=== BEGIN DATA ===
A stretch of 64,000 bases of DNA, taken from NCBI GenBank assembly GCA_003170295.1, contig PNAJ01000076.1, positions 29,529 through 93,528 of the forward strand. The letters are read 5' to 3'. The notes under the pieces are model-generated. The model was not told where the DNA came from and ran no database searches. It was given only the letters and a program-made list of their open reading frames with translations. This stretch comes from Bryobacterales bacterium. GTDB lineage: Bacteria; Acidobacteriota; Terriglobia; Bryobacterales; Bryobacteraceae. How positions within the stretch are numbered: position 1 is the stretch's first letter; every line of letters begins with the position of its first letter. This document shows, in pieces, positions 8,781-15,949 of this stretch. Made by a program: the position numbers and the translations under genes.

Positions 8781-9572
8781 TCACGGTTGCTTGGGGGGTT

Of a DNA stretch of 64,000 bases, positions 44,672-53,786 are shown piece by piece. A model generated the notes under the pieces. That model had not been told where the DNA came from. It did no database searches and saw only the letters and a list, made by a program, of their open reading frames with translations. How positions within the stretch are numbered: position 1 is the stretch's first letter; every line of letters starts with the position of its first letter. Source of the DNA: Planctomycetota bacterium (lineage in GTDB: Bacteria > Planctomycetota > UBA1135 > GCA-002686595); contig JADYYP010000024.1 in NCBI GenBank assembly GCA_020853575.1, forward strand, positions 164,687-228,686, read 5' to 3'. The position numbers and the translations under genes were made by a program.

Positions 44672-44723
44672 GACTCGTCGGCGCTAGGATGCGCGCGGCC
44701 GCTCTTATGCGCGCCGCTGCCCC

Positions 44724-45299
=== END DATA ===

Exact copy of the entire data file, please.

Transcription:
A stretch of 64,000 bases of DNA, taken from NCBI GenBank assembly GCA_003170295.1, contig PNAJ01000076.1, positions 29,529 through 93,528 of the forward strand. The letters are read 5' to 3'. The notes under the pieces are model-generated. The model was not told where the DNA came from and ran no database searches. It was given only the letters and a program-made list of their open reading frames with translations. This stretch comes from Bryobacterales bacterium. GTDB lineage: Bacteria; Acidobacteriota; Terriglobia; Bryobacterales; Bryobacteraceae. How positions within the stretch are numbered: position 1 is the stretch's first letter; every line of letters begins with the position of its first letter. This document shows, in pieces, positions 8,781-15,949 of this stretch. Made by a program: the position numbers and the translations under genes.

Positions 8781-9572
8781 TCACGGTTGCTTGGGGGGTT

Of a DNA stretch of 64,000 bases, positions 44,672-53,786 are shown piece by piece. A model generated the notes under the pieces. That model had not been told where the DNA came from. It did no database searches and saw only the letters and a list, made by a program, of their open reading frames with translations. How positions within the stretch are numbered: position 1 is the stretch's first letter; every line of letters starts with the position of its first letter. Source of the DNA: Planctomycetota bacterium (lineage in GTDB: Bacteria > Planctomycetota > UBA1135 > GCA-002686595); contig JADYYP010000024.1 in NCBI GenBank assembly GCA_020853575.1, forward strand, positions 164,687-228,686, read 5' to 3'. The position numbers and the translations under genes were made by a program.

Positions 44672-44723
44672 GACTCGTCGGCGCTAGGATGCGCGCGGCC
44701 GCTCTTATGCGCGCCGCTGCCCC

Positions 44724-45299